When the socialists took power in Spain in 2005, they did the same thing. Socialists want an all-powerful state that molds every individual into a new human being, the “socialist man”. To do that, they need to get everyone as early as possible, while they are still impressionable. The socialist would much prefer a mass of isolated individuals all dependent on the state from the beginning, rather than having to work through a complicated thicket of family ties. Socialist states don’t like other sources of authority that limit their power.
Frederick Engels, Karl Marx’s coauthor, thought monogamy was capitalism’s partner in crime in oppressing women. He argued that the socialist vision required the destruction of “private property, religion and this present form of marriage.” Feminists such as Betty Friedan, author of The Feminine Mystique, attack marriage as part of their broader attack on capitalism. Many who practice family law in the United States would like nothing more than to see the legal status of families dissolve.
These facts alone should give libertarians pause and also explain why leftists aided and abetted the sexual revolution from the very beginning: The sexual revolution alone, if left unchecked, would swell the government without the need for a violent revolution. The sexual revolution has led our culture to separate not just sex and marriage, but sex and childbirth. Bearing children is no longer seen as an obligation and a blessing; it is now treated as a costly lifestyle choice.
As divorce laws became more and more liberal in the 1960s, and divorce more and more common, the federal government instituted massive “Great Society” welfare programs. These weren’t part of a grand socialist scheme to destroy the family. Lyndon Johnson, the president at the time, saw these programs as a “War on Poverty”. However, rather than reducing childhood poverty, the programs had the unintended effect of encouraging out-of-wedlock births and generational cycles of poverty. “When the federal government’s War on Poverty began in 1964, only 6.3 percent of children in the U.S. were born out of wedlock. . .By 2008, four out of 10 births occurred outside of marriage.”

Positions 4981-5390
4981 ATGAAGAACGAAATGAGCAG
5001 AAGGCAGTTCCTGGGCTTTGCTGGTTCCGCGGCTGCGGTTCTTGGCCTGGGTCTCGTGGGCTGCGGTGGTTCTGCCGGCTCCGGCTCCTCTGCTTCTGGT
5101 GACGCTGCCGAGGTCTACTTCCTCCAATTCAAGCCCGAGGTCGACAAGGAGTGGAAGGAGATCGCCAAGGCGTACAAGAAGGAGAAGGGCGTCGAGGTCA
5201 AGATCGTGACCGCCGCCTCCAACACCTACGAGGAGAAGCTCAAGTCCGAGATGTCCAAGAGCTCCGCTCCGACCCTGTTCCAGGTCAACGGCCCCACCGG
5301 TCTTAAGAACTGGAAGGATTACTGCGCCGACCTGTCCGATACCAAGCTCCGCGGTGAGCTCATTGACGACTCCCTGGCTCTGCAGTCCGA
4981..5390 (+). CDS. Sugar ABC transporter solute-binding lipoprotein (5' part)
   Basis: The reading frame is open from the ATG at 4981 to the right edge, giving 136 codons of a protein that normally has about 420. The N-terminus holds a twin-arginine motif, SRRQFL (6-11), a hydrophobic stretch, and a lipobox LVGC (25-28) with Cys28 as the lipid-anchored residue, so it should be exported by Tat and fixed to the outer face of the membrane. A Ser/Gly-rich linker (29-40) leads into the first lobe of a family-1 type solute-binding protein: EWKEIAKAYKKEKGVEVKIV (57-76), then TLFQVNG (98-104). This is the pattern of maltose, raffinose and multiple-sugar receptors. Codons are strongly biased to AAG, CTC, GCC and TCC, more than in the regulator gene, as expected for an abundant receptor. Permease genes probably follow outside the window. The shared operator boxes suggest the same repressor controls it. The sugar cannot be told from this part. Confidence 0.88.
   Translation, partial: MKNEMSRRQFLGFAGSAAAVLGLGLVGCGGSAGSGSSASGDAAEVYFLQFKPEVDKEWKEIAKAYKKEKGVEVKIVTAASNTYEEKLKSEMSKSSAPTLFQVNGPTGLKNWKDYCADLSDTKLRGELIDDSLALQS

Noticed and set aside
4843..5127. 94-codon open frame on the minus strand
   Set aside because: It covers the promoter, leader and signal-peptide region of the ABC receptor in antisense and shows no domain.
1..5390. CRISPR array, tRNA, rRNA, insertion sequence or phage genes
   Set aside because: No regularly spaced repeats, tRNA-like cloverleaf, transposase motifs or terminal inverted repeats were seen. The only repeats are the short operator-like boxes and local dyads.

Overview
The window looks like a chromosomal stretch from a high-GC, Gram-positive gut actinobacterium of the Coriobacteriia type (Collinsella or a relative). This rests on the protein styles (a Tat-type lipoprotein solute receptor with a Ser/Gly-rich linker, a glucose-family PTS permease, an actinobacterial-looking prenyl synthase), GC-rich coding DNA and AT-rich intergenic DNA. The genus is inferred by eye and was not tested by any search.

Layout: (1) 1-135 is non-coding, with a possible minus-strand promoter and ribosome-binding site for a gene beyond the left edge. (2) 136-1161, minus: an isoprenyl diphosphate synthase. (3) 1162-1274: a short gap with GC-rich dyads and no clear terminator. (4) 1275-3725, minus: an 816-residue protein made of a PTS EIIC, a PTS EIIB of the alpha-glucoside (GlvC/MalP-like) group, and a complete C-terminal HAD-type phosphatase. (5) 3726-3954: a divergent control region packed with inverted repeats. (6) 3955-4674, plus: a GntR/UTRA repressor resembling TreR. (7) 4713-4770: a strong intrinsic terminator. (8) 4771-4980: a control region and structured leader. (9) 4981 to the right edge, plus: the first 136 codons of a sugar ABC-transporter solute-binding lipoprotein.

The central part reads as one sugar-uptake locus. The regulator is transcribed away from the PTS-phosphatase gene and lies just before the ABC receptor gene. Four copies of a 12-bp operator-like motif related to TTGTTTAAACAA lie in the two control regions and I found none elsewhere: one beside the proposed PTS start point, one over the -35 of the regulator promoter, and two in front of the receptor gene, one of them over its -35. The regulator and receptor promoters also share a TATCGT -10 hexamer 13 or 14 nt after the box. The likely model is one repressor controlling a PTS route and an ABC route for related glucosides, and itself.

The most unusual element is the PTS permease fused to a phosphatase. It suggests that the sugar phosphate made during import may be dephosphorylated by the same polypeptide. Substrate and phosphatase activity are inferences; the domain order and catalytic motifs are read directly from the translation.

The trends alone have practically destroyed the black family in many urban areas—more than seven in 10 black children are born out of wedlock—and done serious damage to families everywhere. It’s especially devastating for the poor. The sexual revolution and the Welfare State have conspired to create a vicious cycle in which family breakdown leads to a bigger, more meddlesome government, which leads to even more family breakdown.
Marriage, children, and divorce also shape people’s political views. Single women tend to support bigger government and higher taxes than married women. And divorced women with children are much more likely to vote for progressive tickets than married mothers of children. “Generally, as divorce rates have increased, women voters have become more liberal.” Adults in intact families are more likely to support small government policies than their single and divorced counterparts.
Diminishing the importance of fathers and stable families and erroneously thinking bigger government can offer meaningful solutions is foolish and doomed to fail. We need faith-filled people to step into the gap as mentors, good examples, and encouragers. The church offers the best source of inspiration to help raise up a new generation of Father-led families. As Christians, we must point everyone to the perfect Father while freely sharing His love so they can come to know the only hope for fatherlessness is a relationship with Father God.